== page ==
Thursday, August 13, 2009

Moonlit Hamlet: Chapter One

By day the town of Hamlet was full of small town folk doing small town things. Three old men sat in front of Lucy’s Diner on rocking chairs embellishing town legends or watching for the hooligans to skateboard by so they could yell at them. Four ladies gossiped in Cherie’s Salon in curlers or aprons over magazines graced with Hollywood's finest. And at the high school, the mayor’s son got out of another day of detention.

As the evening draws the day to a close and all the children are called inside, some folk are just beginning to stir. Lady Violetta wraps herself in silk scarves and unlocks the back door of her massage parlor. Cloaked figures lurk in the shadows a block away, watching her door, and building up the courage to knock upon it.

Mark’s pub is lined with trucks around three sides and neon glows on their polished hoods and reflects off the chrome. Acoustic guitars wail from the open door, quieting to a thump of bass when the door closes on patrons dressed in denim and plaid.

But most interesting of all is Mama Maggie who prowls the deep forest with her pouch of bones tinkling from a string around her waist, her walking stick for protection and support of her stooped over body.

Two children have slipped out this night looking for the ‘witch’ of the dark forest. Their flashlights shake as they place their offering on a tombstone. Then they wait.

Yes, the world is a different place under the moon.

“You're sure this is how we see the witch, Cal?” whispered JoAnn.

“Yes, just leave a dead cat on the unmarked tombstone and at midnight and she will come after it.”

JoAnn shuddered. Cal took it to be a shiver and he put his arm around her shoulders. She shook him off. Cal was undeterred.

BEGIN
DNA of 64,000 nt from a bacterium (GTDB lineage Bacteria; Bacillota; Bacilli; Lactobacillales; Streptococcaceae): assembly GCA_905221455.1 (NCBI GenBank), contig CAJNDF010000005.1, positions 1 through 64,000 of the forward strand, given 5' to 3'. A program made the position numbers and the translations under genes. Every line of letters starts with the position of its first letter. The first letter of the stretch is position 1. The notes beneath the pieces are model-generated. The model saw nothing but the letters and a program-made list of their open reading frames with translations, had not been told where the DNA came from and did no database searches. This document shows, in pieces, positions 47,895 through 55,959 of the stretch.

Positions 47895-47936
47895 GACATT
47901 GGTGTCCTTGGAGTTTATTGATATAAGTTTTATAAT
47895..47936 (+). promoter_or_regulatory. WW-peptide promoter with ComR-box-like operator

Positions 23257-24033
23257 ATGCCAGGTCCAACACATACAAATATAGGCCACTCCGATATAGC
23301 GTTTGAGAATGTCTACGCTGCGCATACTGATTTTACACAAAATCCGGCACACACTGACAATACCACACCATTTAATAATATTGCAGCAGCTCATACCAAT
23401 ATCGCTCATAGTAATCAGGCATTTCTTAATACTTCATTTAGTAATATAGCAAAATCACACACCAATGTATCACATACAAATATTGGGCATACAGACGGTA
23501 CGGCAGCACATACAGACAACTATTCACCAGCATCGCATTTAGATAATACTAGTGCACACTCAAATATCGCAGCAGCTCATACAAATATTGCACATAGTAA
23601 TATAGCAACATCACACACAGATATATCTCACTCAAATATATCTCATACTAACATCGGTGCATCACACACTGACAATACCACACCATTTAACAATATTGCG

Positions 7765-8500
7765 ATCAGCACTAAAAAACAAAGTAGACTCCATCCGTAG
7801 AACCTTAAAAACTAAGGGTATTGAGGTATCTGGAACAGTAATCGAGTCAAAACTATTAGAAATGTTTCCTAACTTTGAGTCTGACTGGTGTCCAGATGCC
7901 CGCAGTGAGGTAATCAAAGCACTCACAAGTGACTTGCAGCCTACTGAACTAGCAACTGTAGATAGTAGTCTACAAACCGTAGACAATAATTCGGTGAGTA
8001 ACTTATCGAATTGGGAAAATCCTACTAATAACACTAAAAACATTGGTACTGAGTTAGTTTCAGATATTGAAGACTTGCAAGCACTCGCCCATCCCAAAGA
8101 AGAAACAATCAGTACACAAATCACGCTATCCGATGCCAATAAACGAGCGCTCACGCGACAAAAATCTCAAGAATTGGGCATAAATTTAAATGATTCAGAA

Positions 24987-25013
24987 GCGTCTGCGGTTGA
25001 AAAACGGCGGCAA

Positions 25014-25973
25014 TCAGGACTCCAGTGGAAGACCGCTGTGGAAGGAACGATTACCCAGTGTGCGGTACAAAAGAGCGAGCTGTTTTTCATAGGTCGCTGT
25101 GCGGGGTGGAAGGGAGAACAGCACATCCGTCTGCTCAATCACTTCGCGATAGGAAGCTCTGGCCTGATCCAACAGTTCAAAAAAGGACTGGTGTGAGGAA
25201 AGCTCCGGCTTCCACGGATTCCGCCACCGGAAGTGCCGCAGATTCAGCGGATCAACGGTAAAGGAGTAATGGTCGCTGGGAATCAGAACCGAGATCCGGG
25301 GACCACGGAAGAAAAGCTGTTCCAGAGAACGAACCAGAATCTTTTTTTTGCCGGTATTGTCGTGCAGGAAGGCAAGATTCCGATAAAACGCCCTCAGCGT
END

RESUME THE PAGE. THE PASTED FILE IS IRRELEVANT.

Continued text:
“Look, Cal, just because it’s dark, doesn’t mean you can put the moves on me.”

“I thought you were cold!”

“Yeah, right.”

“Are you scared?”



“Shut up! She’ll never come with you yappin!”

Cal shut up. They sat in the dark for a long time, jumped at every twig snap, and heard a lonesome coyote’s howl which sent shivers down their spines. They looked every which way into the dark, peering into the darkest shadows, which is why they never saw her coming.

Cal felt a hand grip his arm and he turned to see JoAnn staring intently at the tombstone. Behind it a dark stooped figure stood. The moonlight made her wrinkles deeper and her white hair glow.

She stood staring at the two quaking teens. Her posture may have been stooped, but her countenance demanded respect. The two teens stood up slowly, wide eyes riveted on her.

“You seek Mama Maggie.” It was a statement, not a question. JoAnn gulped and nodded. Cal reached for her hand.

“You have a big problem.” JoAnn’s eyes got wider, if that was possible, and she squeaked out a “Yes!”

“Hm.” The old woman beckoned them to follow her with a crooked hand. She led them into the woods. They stumbled after her, tripping over tree roots, ducking under low branches, and having twice as much trouble than the old woman who ghosted before them.

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